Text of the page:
Past violations there also include issues with administering medication, preventing falls and failing to report alleged abuse. As of May 10, Falling Water received two stars out of a 5-star rating set by CMS, with 1-star being the worst. 

View the inspection report for Falling Water here.

Essex Healthcare of Tallmadge is another facility that has been fined by CMS. The facility recently went from a 1-star to a 2-star nursing home, but it’s had more than $58,000 in fines in the last three years. 

State inspections show incidents that placed residents at risk, and another incident where a resident died in Essex’s care. Other deficiencies found at Essex include not giving patients privacy, not helping people bathe and not filing injury reports. 

View the inspection report for Essex Healthcare here.

An inspection from less than two years ago shows Lake Pointe Rehabilitation and Nursing Center, a special focus facility (SFF) in Conneaut, “failed to ensure a resident was free from emotional and psychological abuse.” It was rated a 1-star facility as of May 10. 

[NOTE: In a version of this story that aired in the 6 a.m. newscast May 12, News 5 inadvertently used video of a different nursing home that has the same name as Lake Pointe Rehabilitation and Nursing Center. We apologize for the error, and the video in the player above has been updated.]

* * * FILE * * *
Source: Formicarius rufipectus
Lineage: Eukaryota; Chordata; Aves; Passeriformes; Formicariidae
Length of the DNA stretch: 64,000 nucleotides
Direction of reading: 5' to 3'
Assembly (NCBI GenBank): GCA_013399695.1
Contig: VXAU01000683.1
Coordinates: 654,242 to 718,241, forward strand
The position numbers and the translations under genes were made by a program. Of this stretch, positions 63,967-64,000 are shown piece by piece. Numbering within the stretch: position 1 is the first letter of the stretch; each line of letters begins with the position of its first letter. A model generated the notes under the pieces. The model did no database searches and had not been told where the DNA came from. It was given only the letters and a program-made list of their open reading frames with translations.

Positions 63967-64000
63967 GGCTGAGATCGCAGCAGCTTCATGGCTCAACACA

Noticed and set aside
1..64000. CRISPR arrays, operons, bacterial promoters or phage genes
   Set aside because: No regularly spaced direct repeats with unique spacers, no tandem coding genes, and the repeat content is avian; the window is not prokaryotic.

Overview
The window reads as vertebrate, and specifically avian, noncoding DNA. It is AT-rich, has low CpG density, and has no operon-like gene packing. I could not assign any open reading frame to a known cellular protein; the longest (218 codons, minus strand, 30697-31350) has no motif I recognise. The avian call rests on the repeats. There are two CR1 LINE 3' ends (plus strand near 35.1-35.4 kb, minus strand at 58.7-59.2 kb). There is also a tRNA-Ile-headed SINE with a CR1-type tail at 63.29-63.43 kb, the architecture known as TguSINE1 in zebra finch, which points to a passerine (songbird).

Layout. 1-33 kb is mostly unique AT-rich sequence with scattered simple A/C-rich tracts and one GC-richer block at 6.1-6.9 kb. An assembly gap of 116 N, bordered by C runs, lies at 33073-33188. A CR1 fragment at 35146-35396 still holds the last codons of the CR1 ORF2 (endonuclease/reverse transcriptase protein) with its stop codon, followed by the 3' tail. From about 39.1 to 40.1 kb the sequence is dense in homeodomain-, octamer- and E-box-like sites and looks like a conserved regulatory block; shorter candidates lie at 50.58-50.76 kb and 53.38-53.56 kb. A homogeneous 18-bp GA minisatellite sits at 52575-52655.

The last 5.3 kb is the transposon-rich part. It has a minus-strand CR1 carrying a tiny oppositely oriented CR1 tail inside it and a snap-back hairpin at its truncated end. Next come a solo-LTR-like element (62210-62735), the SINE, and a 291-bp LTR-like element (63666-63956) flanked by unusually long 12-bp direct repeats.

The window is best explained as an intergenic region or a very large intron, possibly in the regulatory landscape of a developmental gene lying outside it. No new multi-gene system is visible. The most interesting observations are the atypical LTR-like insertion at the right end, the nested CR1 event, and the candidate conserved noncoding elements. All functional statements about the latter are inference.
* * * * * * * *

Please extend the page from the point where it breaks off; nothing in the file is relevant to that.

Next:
View the inspection report for Lake Pointe Rehabilitation and Nursing Center here.

There are four severity levels of harm as defined by CMS. These severity levels help determine enforcement actions taken against nursing homes, who are found not in compliance with federal requirements. According to CMS, the levels are determined by the impact each home’s deficiencies has on its residents. 

The four severity harm levels are:

  • No actual harm with potential for minimal harm
  • No actual harm with a potential for more than minimal harm that is not immediate jeopardy
  • Actual harm that is not immediate jeopardy
  • Immediate jeopardy to resident health or safety

An immediate jeopardy is described by CMS as “a situation in which the facility’s noncompliance with one or more requirements of participation has caused, or is likely to cause, serious injury, harm, impairment, or death to a resident.”

Hidden camera: How difficult is it to get answers?

As part of this News 5 investigation, we wanted to see if nursing facilities with some of the highest fines would be honest with the public about their past deficiencies and immediate jeopardies.